Conclusions
Based on meta-analysis of observational studies, the use of PPIs is associated with a decreased risk of OAC and/or BO-HGD in patients with BO. None of the studies showed an increased risk of OAC. PPI use should be considered in BO, and chemopreventive trials of PPIs in patients with BO are warranted.
doi:10.1136/gutjnl-2013-305997
PMCID: PMC4199831  PMID: 24221456
23.  Maternal B vitamin supplementation from preconception through weaning suppresses intestinal tumorigenesis in Apc1638N mouse offspring 
Gut  2011;60(12):1695-1702.
Objective
Variations in the intake of folate are capable of modulating colorectal tumorigenesis; however, the outcome appears to be dependent on timing. This study sought to determine the effect of altering folate (and related B vitamin) availability during in-utero development and the suckling period on intestinal tumorigenesis.
Design
Female wildtype mice were fed diets either mildly deficient, replete or supplemented with vitamins B2, B6, B12 and folate for 4 weeks before mating to Apc1638N males. Females remained on their diet throughout pregnancy and until weaning. After weaning, all Apc1638N offspring were maintained on replete diets for 29 weeks.
Results
At 8 months of age tumour incidence was markedly lower among offspring of supplemented mothers (21%) compared with those of replete (59%) and deficient (55%) mothers (p=0.03). Furthermore, tumours in pups born to deficient dams were most likely to be invasive (p=0.03). The expression of Apc, Sfrp1, Wif1 and Wnt5a—all of which are negative regulatory elements of the Wnt signalling cascade—in the normal small intestinal mucosa of pups decreased with decreasing maternal B vitamin intake, and for Sfrp1 this was inversely related to promoter methylation. β-Catenin protein was elevated in offspring of deficient dams.
Conclusions
These changes indicate a de-repression of the Wnt pathway in pups of deficient dams and form a plausible mechanism by which maternal B vitamin intake modulates tumorigenesis in offspring. These data indicate that maternal B vitamin supplementation suppresses, while deficiency promotes, intestinal tumorigenesis in Apc1638N offspring.
doi:10.1136/gut.2011.240291
PMCID: PMC4193343  PMID: 21659408
24.  MTG16 contributes to colonic epithelial integrity in experimental colitis 
Gut  2012;62(10):1446-1455.
Objective
The myeloid translocation genes (MTGs) are transcriptional corepressors with both Mtg8−/− and Mtgr1−/− mice showing developmental and/or differentiation defects in the intestine. We sought to determine the role of MTG16 in intestinal integrity.
Methods
Baseline and stress induced colonic phenotypes were examined in Mtg16−/− mice. To unmask phenotypes, we treated Mtg16−/− mice with dextran sodium sulphate (DSS) or infected them with Citrobacter rodentium and the colons were examined for ulceration and for changes in proliferation, apoptosis and inflammation.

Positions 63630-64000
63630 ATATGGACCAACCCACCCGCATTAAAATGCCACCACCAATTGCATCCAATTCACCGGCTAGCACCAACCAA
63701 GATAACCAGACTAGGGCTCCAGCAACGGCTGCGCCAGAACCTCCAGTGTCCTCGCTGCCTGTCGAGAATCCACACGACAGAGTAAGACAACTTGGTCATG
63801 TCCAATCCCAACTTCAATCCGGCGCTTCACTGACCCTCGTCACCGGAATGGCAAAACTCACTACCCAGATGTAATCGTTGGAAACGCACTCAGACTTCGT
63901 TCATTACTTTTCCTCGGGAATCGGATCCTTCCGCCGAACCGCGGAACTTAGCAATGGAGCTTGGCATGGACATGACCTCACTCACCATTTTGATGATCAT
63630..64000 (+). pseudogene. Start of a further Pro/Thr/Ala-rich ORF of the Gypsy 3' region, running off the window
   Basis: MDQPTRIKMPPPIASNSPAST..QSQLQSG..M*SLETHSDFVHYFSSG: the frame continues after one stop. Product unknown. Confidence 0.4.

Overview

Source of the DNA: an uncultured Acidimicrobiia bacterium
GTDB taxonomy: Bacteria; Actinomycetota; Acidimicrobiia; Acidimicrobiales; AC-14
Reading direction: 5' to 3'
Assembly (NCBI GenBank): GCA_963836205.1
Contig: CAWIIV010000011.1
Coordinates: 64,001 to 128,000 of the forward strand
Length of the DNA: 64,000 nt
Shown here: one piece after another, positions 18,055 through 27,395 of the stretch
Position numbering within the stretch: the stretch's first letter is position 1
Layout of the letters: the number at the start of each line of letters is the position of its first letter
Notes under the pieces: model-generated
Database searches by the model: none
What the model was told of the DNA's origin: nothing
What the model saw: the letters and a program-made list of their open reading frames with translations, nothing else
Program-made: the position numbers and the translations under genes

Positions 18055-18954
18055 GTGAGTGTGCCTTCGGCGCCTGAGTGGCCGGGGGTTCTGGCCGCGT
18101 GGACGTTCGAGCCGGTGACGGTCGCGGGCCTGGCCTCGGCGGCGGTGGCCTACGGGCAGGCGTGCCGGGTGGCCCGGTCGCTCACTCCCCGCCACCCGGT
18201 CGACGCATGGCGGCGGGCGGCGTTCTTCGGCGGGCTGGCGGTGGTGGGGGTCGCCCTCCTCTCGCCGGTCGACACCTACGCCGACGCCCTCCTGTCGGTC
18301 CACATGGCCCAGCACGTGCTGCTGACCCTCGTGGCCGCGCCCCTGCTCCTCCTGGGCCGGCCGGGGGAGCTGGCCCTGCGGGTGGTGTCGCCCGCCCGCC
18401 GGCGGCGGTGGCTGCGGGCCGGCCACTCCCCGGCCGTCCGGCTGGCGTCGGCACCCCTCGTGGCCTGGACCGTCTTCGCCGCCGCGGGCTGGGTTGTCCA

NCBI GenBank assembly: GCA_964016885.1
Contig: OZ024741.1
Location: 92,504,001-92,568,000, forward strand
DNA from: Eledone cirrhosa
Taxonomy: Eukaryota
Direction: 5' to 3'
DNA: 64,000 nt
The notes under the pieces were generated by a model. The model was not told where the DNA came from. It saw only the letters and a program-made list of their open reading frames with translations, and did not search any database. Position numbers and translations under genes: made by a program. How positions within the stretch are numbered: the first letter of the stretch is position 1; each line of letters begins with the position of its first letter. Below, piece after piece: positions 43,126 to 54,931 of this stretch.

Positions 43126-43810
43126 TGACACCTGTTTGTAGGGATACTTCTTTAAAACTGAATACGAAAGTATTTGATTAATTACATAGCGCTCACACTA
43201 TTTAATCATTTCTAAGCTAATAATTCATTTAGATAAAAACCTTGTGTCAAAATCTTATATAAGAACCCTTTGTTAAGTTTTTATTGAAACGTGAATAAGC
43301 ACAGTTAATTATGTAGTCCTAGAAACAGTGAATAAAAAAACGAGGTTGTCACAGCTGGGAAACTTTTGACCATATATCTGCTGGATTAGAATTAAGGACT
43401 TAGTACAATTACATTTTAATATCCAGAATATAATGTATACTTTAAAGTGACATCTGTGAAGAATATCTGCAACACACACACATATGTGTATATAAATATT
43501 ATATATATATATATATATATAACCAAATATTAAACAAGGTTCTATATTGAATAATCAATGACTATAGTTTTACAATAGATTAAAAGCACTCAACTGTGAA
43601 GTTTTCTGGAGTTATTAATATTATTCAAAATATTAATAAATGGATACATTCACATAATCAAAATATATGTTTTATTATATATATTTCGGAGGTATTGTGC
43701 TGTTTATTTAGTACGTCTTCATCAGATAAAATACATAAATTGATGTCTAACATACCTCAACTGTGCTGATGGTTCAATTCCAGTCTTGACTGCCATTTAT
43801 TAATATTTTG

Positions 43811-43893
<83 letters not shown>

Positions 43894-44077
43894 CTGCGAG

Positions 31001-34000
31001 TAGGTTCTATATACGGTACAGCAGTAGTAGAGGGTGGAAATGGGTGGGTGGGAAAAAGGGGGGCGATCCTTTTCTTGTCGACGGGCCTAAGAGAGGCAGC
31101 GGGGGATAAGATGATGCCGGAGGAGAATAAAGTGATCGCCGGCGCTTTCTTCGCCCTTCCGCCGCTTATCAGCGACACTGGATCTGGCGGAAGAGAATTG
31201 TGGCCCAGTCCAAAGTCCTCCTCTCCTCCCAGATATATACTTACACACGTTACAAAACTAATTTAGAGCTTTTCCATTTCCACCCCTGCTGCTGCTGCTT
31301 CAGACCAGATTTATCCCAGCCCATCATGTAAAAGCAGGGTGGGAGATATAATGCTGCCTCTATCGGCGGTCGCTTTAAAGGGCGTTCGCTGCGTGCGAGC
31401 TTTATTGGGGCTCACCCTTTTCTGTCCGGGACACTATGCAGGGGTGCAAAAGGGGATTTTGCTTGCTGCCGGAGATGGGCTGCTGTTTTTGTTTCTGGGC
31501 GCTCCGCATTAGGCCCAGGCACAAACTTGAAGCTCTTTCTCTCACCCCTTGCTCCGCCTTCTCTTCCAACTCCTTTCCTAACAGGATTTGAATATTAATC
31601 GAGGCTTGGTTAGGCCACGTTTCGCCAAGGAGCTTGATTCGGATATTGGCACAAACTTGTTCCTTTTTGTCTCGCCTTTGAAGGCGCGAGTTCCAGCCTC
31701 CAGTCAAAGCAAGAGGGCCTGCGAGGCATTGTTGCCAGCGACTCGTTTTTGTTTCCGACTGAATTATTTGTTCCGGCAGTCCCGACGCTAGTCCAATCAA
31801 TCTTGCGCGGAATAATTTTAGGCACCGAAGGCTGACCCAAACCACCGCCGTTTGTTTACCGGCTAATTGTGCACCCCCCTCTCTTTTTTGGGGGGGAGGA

Results
Mtg16−/− mice have altered immune subsets, suggesting priming towards Th1 responses. Mtg16−/− mice developed increased weight loss, diarrhoea, mortality and histological colitis and there were increased innate (Gr1+, F4/80+, CD11c+ and MHCII+; CD11c+) and Th1 adaptive (CD4) immune cells in Mtg16−/− colons after DSS treatment. Additionally, there was increased apoptosis and a compensatory increased proliferation in Mtg16−/− colons. Compared with wild-type mice, Mtg16−/− mice exhibited increased colonic CD4;IFN-γ cells in vehicle-treated and DSS-treated mice. Adoptive transfer of wildtype marrow into Mtg16−/− recipients did not rescue the Mtg16−/− injury phenotype. Isolated colonic epithelial cells from DSS-treated Mtg16−/− mice exhibited increased KC (Cxcl1) mRNA expression when compared with wild-type mice. Mtg16−/− mice infected with C rodentium had more severe colitis and greater bacterial colonisation. Last, MTG16 mRNA levels were reduced in human ulcerative colitis versus normal colon tissues.
Conclusions
These observations indicate that MTG16 is critical for colonocyte survival and regeneration in response to intestinal injury and provide evidence that this transcriptional corepressor regulates inflammatory recruitment in response to injury.
doi:10.1136/gutjnl-2011-301439
PMCID: PMC3663894  PMID: 22833394
25.  Advances in inflammatory bowel disease pathogenesis: linking host genetics and the microbiome 
Gut  2013;62(10):10.1136/gutjnl-2012-303954.
Studies of the genetics underlying inflammatory bowel diseases (IBD) have increased our understanding of the pathways involved in both ulcerative colitis (UC) and Crohn’s disease (CD) and focused attention on the role of the microbiome in these diseases. Full understanding of pathogenesis will require a comprehensive grasp of the delicate homeostasis between gut bacteria and the human host. In this review we present current evidence of microbiome-gene interactions in the context of other known risk factors and mechanisms, and describe the next steps necessary to pair genetic variant and microbiome sequencing data from patient cohorts. We discuss the concept of dysbiosis, proposing that the functional composition of the gut microbiome may provide a more consistent definition of dysbiosis and may more readily provide evidence of genome-microbiome interactions in future exploratory studies.
doi:10.1136/gutjnl-2012-303954
PMCID: PMC3822528  PMID: 24037875
Inflammation; inflammatory bowel disease; dysbiosis; genetics; genome-wide association studies; metagenomics; microbiome